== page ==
• Pain Management Multiple studies have shown that racial disparities in healthcare are particularly evident when it comes to treating pain. In a 2016 study, it was reported that Black Americans are less likely to be treated for pain, and when they are treated they are given lower doses of pain medication.8 There is well-documented racial bias in pain management. Advocates should participate in learning about what racial and implicit bias is, to assist in making sure that all patients have equitable access to treatment.
  • Racial Discrimination in Healthcare System Recent research of patient-reported experiences suggests that racial discrimination may be more widespread than previously thought.9 This study estimates one in five adults in the U.S. have experienced discrimination at least once while receiving healthcare. Racial discrimination was the most commonly reported type of discrimination, followed by discrimination based on educational or income level, weight, sex and age.

By understanding common areas of discrimination or bias, advocates can be aware and think through strategies that may help patients overcome or successfully navigate these barriers to better health outcomes.


In order to move toward a more equitable experience, health advocates are uniquely positioned to assist with this vision. Here are some specific action steps:

  • Individualizing the Patient — Making sure the medical provider understands the patient as an individual to combat stereotyping. The patient should include personal history and context that brought them to the provider.
  • Perspective Changing—Help the provider think about choices from the patient’s perspective—ask the provider to explain choices as if he/she “was in this person’s shoes,” or if you were a relative of the patient.
  • Preparing in Advance—Meet the patient in advance of the provider visit to identify areas that might be of concern, discomfort or trauma. Identify whether the provider/practice uses a trauma-informed care treatment model that ensures healthcare responses are culturally sensitive, especially when trauma stems from historical racial trauma.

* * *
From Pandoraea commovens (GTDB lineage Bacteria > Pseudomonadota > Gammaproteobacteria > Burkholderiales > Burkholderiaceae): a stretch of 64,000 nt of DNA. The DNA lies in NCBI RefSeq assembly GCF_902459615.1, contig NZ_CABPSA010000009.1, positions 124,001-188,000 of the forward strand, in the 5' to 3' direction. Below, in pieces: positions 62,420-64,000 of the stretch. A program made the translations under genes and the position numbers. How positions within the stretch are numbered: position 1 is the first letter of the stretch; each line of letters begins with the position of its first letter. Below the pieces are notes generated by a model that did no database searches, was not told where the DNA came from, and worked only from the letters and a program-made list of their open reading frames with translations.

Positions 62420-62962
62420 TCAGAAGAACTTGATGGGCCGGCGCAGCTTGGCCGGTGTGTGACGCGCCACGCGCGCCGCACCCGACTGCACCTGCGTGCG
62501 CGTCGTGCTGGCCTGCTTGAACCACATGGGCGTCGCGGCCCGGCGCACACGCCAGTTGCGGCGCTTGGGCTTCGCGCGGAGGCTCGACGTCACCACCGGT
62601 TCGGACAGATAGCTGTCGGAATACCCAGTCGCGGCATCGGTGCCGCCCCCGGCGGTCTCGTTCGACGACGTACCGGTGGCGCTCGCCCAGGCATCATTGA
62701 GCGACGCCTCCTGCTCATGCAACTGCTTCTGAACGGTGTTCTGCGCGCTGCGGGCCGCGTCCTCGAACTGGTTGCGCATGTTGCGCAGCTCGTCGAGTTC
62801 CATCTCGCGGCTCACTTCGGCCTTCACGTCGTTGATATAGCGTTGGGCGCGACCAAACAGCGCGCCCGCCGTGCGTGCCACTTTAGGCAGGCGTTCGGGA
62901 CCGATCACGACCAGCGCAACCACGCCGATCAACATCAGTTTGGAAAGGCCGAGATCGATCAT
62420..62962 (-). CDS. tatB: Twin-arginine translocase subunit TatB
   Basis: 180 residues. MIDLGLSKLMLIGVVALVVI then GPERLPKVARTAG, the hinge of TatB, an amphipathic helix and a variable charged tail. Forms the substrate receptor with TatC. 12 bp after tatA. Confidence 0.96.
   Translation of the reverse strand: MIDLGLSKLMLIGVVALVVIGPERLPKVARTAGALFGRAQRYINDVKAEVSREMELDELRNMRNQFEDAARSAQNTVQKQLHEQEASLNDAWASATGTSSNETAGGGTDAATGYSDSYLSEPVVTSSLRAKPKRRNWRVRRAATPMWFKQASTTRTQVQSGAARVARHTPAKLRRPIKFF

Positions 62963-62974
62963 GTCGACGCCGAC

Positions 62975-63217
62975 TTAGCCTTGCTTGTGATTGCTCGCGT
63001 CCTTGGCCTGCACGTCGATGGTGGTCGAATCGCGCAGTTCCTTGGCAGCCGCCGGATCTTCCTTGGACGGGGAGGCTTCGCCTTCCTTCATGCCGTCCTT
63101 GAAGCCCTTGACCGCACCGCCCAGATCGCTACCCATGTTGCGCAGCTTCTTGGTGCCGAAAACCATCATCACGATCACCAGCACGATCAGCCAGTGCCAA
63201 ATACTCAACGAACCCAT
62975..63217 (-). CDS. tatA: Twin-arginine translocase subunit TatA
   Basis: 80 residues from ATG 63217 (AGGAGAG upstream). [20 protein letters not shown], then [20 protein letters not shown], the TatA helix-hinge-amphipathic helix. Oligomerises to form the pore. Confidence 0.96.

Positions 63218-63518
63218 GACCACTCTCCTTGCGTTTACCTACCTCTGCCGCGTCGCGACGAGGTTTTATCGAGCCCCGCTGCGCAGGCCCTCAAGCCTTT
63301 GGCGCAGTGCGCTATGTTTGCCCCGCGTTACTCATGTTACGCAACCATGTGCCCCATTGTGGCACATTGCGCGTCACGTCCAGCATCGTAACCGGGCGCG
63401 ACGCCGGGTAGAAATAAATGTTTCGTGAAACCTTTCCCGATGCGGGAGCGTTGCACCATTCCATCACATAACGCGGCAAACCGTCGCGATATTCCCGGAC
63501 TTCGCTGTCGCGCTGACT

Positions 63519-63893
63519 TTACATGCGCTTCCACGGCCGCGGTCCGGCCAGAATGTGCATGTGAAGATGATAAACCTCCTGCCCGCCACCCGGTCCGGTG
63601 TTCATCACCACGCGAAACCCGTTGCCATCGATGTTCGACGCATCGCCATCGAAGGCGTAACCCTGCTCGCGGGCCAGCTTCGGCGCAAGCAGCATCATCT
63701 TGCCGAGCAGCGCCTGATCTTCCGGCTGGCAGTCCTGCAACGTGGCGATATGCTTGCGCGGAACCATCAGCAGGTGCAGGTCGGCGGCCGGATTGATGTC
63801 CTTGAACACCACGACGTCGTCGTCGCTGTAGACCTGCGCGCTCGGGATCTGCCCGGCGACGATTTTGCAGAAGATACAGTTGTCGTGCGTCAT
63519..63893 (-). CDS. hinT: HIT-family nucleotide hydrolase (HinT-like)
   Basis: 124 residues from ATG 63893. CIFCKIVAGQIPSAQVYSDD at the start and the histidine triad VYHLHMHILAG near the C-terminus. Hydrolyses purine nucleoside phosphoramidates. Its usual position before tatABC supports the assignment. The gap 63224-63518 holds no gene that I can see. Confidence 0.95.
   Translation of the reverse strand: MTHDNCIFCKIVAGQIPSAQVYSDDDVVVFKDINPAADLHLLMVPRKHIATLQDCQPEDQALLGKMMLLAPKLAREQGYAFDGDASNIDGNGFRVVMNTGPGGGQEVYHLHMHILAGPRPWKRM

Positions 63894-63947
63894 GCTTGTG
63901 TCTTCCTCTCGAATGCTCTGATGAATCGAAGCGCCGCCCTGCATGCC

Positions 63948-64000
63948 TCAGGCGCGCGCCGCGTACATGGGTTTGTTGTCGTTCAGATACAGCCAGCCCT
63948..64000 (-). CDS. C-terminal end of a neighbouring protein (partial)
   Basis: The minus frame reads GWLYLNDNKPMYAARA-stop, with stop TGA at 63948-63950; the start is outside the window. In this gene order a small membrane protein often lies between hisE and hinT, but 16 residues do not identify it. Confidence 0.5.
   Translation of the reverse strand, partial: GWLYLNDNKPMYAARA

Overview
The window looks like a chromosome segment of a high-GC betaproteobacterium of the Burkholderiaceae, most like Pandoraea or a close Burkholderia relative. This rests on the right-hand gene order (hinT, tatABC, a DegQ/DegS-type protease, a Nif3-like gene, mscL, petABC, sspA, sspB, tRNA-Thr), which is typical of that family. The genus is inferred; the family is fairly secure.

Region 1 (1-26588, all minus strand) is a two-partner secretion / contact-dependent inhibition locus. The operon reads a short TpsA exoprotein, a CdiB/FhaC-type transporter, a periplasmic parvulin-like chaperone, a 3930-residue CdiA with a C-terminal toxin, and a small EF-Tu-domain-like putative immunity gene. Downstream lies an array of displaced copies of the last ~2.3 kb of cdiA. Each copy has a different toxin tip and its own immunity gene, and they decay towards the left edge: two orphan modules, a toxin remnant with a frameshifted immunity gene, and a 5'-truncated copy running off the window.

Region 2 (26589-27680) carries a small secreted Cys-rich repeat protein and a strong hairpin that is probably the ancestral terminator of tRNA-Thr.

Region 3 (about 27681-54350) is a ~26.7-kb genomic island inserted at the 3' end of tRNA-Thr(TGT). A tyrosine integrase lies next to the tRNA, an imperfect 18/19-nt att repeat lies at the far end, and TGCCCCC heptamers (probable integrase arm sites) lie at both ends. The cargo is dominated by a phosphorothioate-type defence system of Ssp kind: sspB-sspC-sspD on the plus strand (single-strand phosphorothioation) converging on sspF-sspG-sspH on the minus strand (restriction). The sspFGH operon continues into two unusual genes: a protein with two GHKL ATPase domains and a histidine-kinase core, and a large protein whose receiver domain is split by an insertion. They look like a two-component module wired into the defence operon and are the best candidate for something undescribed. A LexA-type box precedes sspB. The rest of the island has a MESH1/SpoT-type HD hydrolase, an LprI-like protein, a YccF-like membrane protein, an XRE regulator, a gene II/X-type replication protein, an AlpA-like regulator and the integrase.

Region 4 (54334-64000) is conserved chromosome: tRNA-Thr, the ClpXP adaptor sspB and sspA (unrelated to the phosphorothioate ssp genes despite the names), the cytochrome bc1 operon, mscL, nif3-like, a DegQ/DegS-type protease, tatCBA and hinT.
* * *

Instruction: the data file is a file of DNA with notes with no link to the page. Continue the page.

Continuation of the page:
• Confidence Building—By working alongside the patient, advocates can identify and reflect back what is happening during a provider visit or interaction. This may be helpful in having a second set of eyes and ears in the situation. An advocate can also support a patient’s wish for a provider change if the patient feels that the provider is not a good fit.


Health equity, social determinants of health and racial or implicit bias in healthcare are complex subjects that you cannot learn about overnight. Whether this is a new area for advocates to explore or research that informs the work, we all need to commit to participating in recognizing and combating racial and ethnic bias in healthcare. The most important thing is that ALL advocates at least start to take action. Here are some resources that might be helpful in exploring these topics more:

It has been said previously that health advocacy is a social justice movement. Health disparities is a long-standing societal issue which is vital to address from a social justice standpoint and to improve our nation’s overall health and economic prosperity. I hope all advocates make it a priority to contribute to the global goal of health equity for all. If everyone participates, we have a much better opportunity to make this goal a reality!

robin shapiro

A pioneer in the Health Advocacy MovementRobin Shapiro has spent her 30+ year career helping people find their voice to improve their care. She has founded award-winning healthcare engagement companies (including HPG LLC) and co-founded HealthAdvocateX, a non-profit whose mission is to help people transform from patient to active participant in their own care. She is the current Board Chair of HealthAdvocateX. She is also the bestselling author of The Secret Language of Healthcare: How to Ask for the Care You Deserve. Visit her on LinkedIn:


1. World Health Organization. Social determinants of health. 2018. Accessed at on 2 November 2017.
4. Wyatt R, Laderman M, Botwinick L, Mate K, Whittington J. Achieving Health Equity: A Guide for Health Care Organizations. IHI White Paper. Cambridge, Massachusetts: Institute for Healthcare Improvement; 2016. (Available at
9. JAMA Netw Open. 2020;3(12):e2029650. doi:10.1001/jamanetworkopen.2020.29650